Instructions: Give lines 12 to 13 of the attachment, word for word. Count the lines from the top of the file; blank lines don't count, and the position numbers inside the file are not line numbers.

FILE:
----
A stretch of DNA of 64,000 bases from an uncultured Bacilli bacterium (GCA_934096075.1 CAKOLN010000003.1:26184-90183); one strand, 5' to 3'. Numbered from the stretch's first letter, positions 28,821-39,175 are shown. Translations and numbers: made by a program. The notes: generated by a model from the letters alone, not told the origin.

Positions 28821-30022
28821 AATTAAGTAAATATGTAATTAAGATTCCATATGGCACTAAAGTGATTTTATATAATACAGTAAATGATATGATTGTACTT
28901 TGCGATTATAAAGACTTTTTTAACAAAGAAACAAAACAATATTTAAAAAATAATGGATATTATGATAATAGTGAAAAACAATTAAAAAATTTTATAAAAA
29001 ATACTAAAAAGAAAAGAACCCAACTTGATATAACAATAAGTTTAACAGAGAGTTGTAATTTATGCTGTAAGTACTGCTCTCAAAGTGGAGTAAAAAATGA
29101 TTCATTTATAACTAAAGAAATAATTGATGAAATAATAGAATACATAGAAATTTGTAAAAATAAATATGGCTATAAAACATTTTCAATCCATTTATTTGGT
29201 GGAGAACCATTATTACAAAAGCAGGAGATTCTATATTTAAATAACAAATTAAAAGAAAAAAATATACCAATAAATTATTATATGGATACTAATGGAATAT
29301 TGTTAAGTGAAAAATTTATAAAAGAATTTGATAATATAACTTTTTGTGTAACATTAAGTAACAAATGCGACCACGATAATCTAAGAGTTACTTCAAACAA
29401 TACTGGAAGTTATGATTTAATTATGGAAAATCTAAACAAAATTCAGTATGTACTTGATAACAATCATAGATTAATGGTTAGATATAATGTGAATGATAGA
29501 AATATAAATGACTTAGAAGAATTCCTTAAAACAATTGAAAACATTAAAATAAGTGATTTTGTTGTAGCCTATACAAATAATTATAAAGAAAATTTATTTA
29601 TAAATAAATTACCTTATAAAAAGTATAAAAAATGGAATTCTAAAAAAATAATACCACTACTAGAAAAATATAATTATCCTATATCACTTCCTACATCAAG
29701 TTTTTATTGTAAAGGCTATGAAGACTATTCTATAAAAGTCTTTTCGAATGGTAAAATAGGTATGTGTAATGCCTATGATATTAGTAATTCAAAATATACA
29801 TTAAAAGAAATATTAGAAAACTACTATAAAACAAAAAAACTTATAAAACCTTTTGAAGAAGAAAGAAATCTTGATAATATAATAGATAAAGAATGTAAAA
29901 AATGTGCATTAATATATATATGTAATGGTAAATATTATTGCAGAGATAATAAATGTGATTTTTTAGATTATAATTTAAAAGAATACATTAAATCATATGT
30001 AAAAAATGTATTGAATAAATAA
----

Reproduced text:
29701 TTTTTATTGTAAAGGCTATGAAGACTATTCTATAAAAGTCTTTTCGAATGGTAAAATAGGTATGTGTAATGCCTATGATATTAGTAATTCAAAATATACA
29801 TTAAAAGAAATATTAGAAAACTACTATAAAACAAAAAAACTTATAAAACCTTTTGAAGAAGAAAGAAATCTTGATAATATAATAGATAAAGAATGTAAAA